When changing a string, put a slight bend in the new string as close to the ball end as possible. This makes the ball end securely seat itself on the interior bridge plate, which of course is vital if the string is to transmit its vibration to the top of the instrument. Without that bend, it’s possible for the ball to press up on the bridge pin rather sit tight against the bridge plate, which in the most annoying cases can suddenly turn that bridge pin into a projectile as it pops out when you’re tuning up. And believe me, because I’ve been there, finding that escaped bridge pin can be a major challenge in a cluttered space like my studio!
Also on the subject of string changes, do your best to avoid even the slightest bend elsewhere in that new string when you remove it from its package. A bend between the nut and the saddle has a negative impact on the tone of the string because that bend is a slight impendence to the string vibrating evenly. It’s a real bummer when you are expecting to enjoy the crisp, clear sound of a new string only to have it sound not much better than the old one you just removed.
And do change the strings as often as you can afford. It is the most basic and inexpensive way to keep your guitar sounding as good as it possibly can. When you do get around to changing strings, don’t take all the old ones off at once (except for very occasional cleaning and polishing the fretboard). Instead, replace them one at a time. That way pretty consistent and constant pressure is maintained on the guitar. Your guitar is used to that pressure and if you suddenly remove and then reapply about 200 pounds of pressure (the approximate amount generated by steel strings) some nasty things can happen, the worst of which is accelerating the need for a full neck reset, something just about every acoustic guitar will need sooner or later. Be sure to tune each sting up to pitch as you go, too. You will have to do a fair amount of retuning the first few times you play but these days the steel strings that are sold by all manufacturers are very good at settling in and staying in tune quite quickly, thank goodness. Nylon strings however are a tuning nightmare for the first couple of weeks they are on because of the stretchy nature of nylon.
Try to get into a short warm-up routine and stick to it. Some players have a particular song they like to play right off the bat, some do scale work. I find scales pretty boring – although I certainly recognize the legitimacy of practicing them – so if I’m going to use a flat pick I pick out simple melodies such as Ashoken Farewell and The Ashgrove to get the fingers moving. This is as good for my ear as it is for my fingers. Being able to predict what the next note will sound like is an essential skill for any single note passage or in improvising. Playing familiar melodies forces that skill.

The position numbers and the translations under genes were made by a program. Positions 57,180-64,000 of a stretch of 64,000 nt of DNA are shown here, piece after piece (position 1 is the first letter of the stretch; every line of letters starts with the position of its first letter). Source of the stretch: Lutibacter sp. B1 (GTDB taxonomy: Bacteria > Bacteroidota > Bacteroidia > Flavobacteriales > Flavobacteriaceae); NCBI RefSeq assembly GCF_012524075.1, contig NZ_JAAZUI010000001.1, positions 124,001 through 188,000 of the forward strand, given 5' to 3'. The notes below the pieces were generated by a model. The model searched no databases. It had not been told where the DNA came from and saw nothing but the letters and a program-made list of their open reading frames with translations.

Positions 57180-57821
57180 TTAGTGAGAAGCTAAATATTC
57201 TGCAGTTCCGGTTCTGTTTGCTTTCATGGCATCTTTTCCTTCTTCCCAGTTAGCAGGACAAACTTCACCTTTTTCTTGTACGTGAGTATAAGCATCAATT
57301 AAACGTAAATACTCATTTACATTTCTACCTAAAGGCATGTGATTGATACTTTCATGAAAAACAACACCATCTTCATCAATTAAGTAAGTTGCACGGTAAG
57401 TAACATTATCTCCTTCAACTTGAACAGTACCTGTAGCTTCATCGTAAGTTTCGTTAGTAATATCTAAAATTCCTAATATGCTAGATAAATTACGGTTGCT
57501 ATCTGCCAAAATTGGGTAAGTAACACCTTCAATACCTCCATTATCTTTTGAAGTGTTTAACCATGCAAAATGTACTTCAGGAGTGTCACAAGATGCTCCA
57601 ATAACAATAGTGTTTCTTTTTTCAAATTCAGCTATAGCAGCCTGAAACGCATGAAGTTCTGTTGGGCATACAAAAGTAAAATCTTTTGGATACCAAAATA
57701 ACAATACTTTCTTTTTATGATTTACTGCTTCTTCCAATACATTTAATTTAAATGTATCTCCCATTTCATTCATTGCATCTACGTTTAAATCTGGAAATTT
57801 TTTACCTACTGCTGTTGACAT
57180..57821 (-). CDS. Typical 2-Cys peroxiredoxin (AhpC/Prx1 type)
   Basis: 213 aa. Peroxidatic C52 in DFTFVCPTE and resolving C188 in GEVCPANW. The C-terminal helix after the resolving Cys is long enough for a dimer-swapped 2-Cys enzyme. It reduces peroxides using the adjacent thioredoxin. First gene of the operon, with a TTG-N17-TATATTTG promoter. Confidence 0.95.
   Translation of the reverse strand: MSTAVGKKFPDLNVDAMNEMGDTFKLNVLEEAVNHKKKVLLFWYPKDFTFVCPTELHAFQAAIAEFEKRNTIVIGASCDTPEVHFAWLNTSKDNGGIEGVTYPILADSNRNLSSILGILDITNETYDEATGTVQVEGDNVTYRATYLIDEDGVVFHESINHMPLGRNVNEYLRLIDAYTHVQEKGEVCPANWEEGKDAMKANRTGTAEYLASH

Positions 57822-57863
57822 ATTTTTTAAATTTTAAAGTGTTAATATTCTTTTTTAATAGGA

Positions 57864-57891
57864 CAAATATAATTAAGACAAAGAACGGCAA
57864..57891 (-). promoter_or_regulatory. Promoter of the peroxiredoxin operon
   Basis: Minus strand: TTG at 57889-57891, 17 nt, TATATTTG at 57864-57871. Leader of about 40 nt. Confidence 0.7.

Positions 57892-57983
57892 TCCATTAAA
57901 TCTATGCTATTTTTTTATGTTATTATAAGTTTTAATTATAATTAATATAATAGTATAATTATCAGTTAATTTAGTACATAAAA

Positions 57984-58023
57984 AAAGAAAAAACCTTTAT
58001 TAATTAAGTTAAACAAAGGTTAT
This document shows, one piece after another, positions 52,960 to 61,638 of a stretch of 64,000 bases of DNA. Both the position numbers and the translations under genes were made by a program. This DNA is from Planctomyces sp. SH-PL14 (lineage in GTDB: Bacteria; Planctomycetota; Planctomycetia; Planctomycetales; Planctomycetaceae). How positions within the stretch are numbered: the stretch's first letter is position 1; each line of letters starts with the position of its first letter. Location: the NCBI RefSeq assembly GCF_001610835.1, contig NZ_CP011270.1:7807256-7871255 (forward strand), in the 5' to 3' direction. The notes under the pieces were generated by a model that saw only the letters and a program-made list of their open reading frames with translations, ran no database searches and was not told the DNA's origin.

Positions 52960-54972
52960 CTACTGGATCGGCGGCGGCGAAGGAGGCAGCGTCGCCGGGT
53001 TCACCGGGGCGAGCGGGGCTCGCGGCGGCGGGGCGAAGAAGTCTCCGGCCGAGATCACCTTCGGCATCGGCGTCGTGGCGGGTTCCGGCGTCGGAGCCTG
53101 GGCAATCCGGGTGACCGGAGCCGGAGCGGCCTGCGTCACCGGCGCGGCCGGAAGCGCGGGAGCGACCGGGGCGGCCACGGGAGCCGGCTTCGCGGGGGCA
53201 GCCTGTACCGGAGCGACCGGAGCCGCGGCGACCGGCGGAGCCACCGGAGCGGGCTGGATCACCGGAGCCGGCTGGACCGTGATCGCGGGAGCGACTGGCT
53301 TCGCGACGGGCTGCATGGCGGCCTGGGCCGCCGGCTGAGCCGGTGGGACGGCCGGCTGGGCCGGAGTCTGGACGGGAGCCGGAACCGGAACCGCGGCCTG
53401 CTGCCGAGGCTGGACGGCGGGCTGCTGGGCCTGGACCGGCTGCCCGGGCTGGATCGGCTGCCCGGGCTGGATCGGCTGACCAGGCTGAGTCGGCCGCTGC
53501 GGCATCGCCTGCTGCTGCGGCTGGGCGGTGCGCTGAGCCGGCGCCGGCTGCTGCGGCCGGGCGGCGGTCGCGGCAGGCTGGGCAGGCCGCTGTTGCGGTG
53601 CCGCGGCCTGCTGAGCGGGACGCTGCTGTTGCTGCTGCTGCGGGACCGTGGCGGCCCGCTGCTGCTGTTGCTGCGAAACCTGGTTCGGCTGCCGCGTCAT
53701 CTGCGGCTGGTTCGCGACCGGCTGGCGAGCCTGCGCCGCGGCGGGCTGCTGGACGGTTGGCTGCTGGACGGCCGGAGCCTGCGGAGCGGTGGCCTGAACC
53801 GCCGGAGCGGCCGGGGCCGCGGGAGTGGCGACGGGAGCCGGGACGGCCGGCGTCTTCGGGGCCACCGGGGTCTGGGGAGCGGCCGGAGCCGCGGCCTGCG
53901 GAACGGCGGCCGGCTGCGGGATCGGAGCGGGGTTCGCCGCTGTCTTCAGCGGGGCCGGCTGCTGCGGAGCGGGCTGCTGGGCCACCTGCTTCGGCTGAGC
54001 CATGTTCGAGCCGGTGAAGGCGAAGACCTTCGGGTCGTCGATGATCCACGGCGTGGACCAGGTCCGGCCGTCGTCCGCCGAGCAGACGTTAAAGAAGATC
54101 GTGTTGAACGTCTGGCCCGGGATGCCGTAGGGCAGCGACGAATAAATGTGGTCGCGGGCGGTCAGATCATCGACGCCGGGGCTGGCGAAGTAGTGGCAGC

Make a point to play in different areas of your home. I have no explanation of why this works, but it does: hearing your guitar in a variety of places makes you play for a longer amount of time, which is always good! My studio is where I do most of my playing, probably 90% of the time, but I’m always amazed how different my guitars sound in rooms of different sizes and with varying amounts of reflective surfaces. There are many stories of famous guitarists playing in their bathrooms, for example. Some have even done some basic recording in those spaces, just because that space sometimes yields tonality that is very desirable. And there’s already a good, armless seat for you to sit on in there when you play!
This next one is a bit more serious but very important. Take a bunch of close-up detailed pictures of your guitar. I hope you’ll never need those pictures for this purpose, but if your guitar is stolen or damaged you will have proof of its existence should you need to file a police report or insurance claim. Be sure to write down the serial number too, which can be found inside your guitar either on a paper label or stamped into the neck block. It’s a good idea to forward the pictures and the serial number to your spouse or a relative, too, in case you are not able to access them for some reason. Plus, doing that will give you a back-up of that information.
A bit less serious but equally important. Think long and hard about what your personal policy is about letting others play your guitar, even going so far as having a little speech memorized if you are nervous about others handling and playing your prized instrument. It is really, really embarrassing to be confronted by someone asking, “hey, can I try your guitar?” if you don’t want anyone else handling it…. but you also don’t want to make things too awkward. I usually try to make a joke about it along the lines of: Sure, if your last name is Clapton! This usually gets the message across. If you’re fine with others playing your guitar, especially good friends or relatives, that’s fine. But I’ve had a couple incidents in days past when someone proceeded to beat on my expensive guitar when I handed it over. Suffice to say, I won’t ever let that happen again!
From time to time, record your playing. Today’s smart phones all have a “voice memos” app that can record at least part of what you’ve been practicing. You’ll often hear things like unwanted rhythmic variations that you’ve overlooked. But don’t be too hard on yourself. The recording quality will be satisfactory, at best, and very few of us really sound the way we think we do while we’re playing or singing. That doesn’t mean it’s bad, just different.
Lastly for this post I’d like to wish everyone a Merry Christmas and happy new year. Goodbye, 2020. Here’s your hat, what’s your hurry?!? This has been the most trying year most of us have ever endured. But I truly, sincerely believe that better days are coming soon. Stay well, stay safe, stay sane.
Peace & good music,